ENG356Y1Y L5101 T6-9
African Canadian Literature
Professor George E. Clarke
Office Location: Jackman Humanities Building, Room 804
Brief Description of Course: This course reads a representative sample of texts by African-Canadian writers to note the various registers and conceptions of black identity dependent on origins, Canadian region, and ethnic affiliations. African-Canadian literature writes a multiculturalism that is subversive; yet, its version of Pan-Africanism is also, arguably, eccentric. We will read the first novel and poetry collections in English, then move into the contemporary period, focusing on works by A. Clarke, D. Brand, L. Hill, D. Laferrière, E. Edugyan, D. Sears, etc., including all genres (poetry, fiction, drama), and never shrinking from discussing issues—slavery, racism, sexism, colonialism, nationalism, imperialism, and homophobia, among others.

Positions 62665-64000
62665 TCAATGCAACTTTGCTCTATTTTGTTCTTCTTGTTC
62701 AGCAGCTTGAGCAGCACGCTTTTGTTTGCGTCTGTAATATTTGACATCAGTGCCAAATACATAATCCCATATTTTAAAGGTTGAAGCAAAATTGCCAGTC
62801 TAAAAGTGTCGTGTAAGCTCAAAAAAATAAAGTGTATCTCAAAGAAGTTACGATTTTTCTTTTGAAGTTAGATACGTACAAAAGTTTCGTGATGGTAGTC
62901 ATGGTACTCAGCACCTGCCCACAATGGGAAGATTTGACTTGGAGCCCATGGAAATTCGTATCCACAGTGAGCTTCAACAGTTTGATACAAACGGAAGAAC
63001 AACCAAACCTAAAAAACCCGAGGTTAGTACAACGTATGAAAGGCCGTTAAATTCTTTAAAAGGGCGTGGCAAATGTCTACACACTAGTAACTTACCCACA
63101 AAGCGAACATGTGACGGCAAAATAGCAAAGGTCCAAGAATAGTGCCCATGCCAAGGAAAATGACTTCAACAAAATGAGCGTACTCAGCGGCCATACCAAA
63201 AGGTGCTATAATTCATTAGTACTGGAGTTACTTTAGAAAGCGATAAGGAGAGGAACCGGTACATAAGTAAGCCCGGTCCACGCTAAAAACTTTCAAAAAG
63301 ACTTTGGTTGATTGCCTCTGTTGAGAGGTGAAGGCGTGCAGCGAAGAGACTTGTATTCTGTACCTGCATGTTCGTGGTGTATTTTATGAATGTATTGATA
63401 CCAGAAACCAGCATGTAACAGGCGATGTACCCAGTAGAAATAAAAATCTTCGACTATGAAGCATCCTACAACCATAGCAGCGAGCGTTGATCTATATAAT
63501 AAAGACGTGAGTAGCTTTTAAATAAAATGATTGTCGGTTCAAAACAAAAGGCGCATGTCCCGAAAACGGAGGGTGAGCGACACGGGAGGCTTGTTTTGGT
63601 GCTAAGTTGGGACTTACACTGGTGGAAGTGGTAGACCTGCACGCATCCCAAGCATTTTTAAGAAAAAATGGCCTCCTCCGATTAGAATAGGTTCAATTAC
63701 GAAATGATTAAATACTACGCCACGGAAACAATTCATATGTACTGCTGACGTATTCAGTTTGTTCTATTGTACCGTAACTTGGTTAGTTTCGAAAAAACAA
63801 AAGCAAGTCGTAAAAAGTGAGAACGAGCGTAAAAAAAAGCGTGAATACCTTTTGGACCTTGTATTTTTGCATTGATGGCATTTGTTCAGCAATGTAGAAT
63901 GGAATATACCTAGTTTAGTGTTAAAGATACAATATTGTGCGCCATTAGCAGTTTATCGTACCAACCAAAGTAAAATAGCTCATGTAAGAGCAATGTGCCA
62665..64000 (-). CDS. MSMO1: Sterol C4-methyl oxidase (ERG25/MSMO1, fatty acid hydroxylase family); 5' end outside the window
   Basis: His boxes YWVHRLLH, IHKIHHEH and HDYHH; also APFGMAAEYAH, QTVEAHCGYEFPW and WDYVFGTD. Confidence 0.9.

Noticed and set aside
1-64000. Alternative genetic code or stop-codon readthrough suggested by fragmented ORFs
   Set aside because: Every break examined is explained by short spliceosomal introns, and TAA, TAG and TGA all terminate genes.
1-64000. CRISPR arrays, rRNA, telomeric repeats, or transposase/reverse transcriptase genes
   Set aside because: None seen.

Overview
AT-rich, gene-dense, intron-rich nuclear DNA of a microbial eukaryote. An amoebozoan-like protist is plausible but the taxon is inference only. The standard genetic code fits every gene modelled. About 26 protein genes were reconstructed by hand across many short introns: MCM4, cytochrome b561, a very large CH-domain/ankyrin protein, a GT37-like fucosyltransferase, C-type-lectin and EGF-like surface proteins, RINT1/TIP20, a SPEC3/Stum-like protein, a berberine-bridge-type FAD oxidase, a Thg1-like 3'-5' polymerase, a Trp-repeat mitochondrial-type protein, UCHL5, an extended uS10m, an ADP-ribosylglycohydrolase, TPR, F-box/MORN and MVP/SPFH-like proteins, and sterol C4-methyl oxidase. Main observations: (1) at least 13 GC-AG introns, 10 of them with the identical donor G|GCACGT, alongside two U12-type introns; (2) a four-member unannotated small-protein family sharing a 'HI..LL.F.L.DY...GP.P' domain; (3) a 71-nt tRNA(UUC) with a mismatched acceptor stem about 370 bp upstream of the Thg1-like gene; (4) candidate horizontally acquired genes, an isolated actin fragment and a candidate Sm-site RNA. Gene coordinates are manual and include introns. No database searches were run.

Required Reading: One anthology (Locating Home), plus books by a selection of authors, as indicated in the course description above.
First Three Authors: A.E. Johnson, Nathaniel Dett, and Anna Minerva Henderson.
Method of Instruction: Lecture.Method of Evaluation: Essays.